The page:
FEC Seeks Dismissal of Lawsuit by Dark Money Trump Supporters
WASHINGTON — The Federal Election Commission asked a federal judge on Wednesday to dismiss a lawsuit filed by a nonprofit loyal to former President Donald Trump that accused the agency of violating the Administrative Procedures Act.
The 45Committee Inc., sued the FEC in June accusing the agency’s commissioners of concealing the fact they had dealt with an administrative complaint against the nonprofit.
The commissioners allegedly did this, the 45Committee says, to “manipulate the courts into enforcing [the Federal Election Commission Act] against respondents when in fact the agency has already voted on the merits of the administrative complaint and terminated the matter because fewer than four commissioners voted in favor of taking enforcement action.”
According to the Citizens for Responsibility and Ethics in Washington, a nonpartisan ethics watchdog organization, the 45Committee spent more than $21 million boosting then presidential candidate Trump during the final month of the 2016 election.
CREW claims the 45Committee was financed by more than $46 million raised from a small group of mega-donors, including 11 who wrote checks of $1 million or more.
It further goes on to claim the bulk of the 45Committee’s funding came from four separate $7.5 million contributions, totaling $30 million and accounting for 65% of the group’s revenue.
As a 501(c)(4) of the tax code, 45Committee is not required to disclose its donors. However, The New York Times has reported that the group was “heavily funded” by casino owner Sheldon Adelson.
In August 2018, the Campaign Legal Center filed an administrative complaint with the FEC claiming the 45Committee violated federal campaign finance law by failing to register as a political committee and disclose its donors.
In April of this year, the Campaign Legal Center sued the FEC saying the agency failed to act on its complaint. But the 45Committee claims that isn’t true, the Democrats on the commission are withholding records that would prove that, and as a result are exposing the committee to civil litigation.
“Under FECA, at least four commissioners must vote to find reason to believe that a violation of law occurred based on the complaint in order to proceed with enforcement and an investigation of the complaint’s allegations,” 45Committee said in a complaint filed in the U.S. District Court for the District of Columbia.
“Because the Commission was split in its vote on the merits of the administrative complaint, and did not garner four votes in support of enforcement, the matter was terminated,” it continued. “Pursuant to the APA, FECA, FEC regulations, and D.C. Circuit precedent, the commission’s general counsel was required to notify the parties of the termination of the proceedings and to publicly release the voting records and any statement of reasons by the commissioners.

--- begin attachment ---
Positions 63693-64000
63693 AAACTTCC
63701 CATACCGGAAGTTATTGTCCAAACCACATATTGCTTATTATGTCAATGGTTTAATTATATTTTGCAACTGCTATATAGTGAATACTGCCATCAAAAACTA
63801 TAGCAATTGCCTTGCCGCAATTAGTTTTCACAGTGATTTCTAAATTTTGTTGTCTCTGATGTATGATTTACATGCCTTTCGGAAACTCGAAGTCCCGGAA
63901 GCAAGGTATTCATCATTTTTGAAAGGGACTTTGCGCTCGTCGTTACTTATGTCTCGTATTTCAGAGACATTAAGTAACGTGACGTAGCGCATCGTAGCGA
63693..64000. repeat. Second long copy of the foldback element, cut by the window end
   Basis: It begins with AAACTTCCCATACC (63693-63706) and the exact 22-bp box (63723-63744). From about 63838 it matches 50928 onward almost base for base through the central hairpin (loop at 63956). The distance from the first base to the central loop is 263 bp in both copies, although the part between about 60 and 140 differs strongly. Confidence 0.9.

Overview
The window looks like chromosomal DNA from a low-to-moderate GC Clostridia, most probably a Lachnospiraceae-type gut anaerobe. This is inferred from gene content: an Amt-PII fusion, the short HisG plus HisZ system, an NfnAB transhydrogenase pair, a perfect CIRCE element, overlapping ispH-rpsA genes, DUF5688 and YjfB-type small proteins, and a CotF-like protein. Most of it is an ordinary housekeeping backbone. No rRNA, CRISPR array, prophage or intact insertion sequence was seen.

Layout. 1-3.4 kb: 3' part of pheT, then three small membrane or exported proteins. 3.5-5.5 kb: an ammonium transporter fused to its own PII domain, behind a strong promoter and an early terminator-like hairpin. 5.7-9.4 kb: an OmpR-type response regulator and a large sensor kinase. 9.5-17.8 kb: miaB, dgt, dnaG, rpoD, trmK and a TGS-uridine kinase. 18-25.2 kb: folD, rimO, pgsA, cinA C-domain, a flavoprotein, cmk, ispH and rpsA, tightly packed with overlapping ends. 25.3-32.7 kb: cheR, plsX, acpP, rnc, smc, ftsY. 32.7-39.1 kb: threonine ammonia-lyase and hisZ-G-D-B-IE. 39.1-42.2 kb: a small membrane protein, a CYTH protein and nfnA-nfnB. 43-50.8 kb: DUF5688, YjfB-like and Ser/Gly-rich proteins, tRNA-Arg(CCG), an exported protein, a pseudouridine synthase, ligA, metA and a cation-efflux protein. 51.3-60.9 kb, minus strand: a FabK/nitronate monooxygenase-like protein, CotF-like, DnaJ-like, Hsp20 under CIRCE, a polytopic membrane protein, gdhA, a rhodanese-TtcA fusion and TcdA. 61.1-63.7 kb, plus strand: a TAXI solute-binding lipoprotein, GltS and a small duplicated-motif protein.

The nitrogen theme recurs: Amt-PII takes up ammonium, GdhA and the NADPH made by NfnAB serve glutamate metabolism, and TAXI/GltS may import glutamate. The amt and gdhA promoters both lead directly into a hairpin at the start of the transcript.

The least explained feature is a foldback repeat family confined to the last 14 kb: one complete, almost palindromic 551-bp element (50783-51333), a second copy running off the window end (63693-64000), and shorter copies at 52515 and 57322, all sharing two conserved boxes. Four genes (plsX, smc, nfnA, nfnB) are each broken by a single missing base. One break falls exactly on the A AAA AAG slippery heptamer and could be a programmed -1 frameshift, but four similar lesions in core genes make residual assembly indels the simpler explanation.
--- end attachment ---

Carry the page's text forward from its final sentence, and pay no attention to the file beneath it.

“Instead of following the law, the commissioners who voted in favor of taking enforcement action against 45Committee — Vice Chair Steven T. Walther and Commissioners Shana M. Broussard and Ellen L. Weintraub — departed from longstanding policy and practice by voting against administratively closing the file in the matter involving 45Committee.
“So even though the matter against 45Committee was terminated because the commission lacked the votes to proceed to an investigation of the administrative complaint, the commission has not notified 45Committee of its action on the complaint or publicly disclosed the voting records or any statement of reasons, as required by law,” the complaint said.
The 45Committee claims Commissioners Walther, Broussard, and Weintraub are deliberately trying to leave the public and courts with the false impression that it has not taken action on CLC’s administrative complaint against 45Committee, thus deliberately subjecting the commission and 45Committee “to direct civil lawsuits on false pretenses.”
In its 52-page request for dismissal of 45Committee’s lawsuit, the FEC asserts that the committee’s claims are “precluded” because the judicial review provision of the Federal
Election Campaign Act … “is the exclusive means of challenging the FEC’s handling of administrative enforcement matters.
“Courts have repeatedly dismissed comparable APA claims because only FECA review is available,” the filing says.
The FEC goes on to say 45Committee has failed to state a plausible claim for relief.
“The agency’s [ability to] conduct plaintiff challenges, namely decisions as to when to terminate enforcement proceedings, is committed to agency discretion and is therefore not reviewable under the APA,” the filing says.
“Plaintiff’s allegations about how such matters end are belied by the text of FECA, the agency’s longstanding practices, and the deference courts give agencies in the conduct of their law enforcement proceedings,” the filing continues. “In addition, plaintiff’s claims as to the alleged ‘concealment policy’ fail because plaintiff does not challenge a final, discrete agency action, as required for APA review, and instead offers the type of generalized complaint about agency behavior that courts routinely dismiss.
“By failing to point to more than a small handful of vaguely defined FEC enforcement matters, plaintiff falls far short of reaching the required threshold that it challenges a specific agency action.
“Indeed, plaintiff falls so short in its effort to show that it has a right to the information it seeks prior to closure of the administrative file — even in the enforcement proceeding in which it
is involved, let alone those involving only third parties — that plaintiff lacks standing to pursue its claims,” it concludes.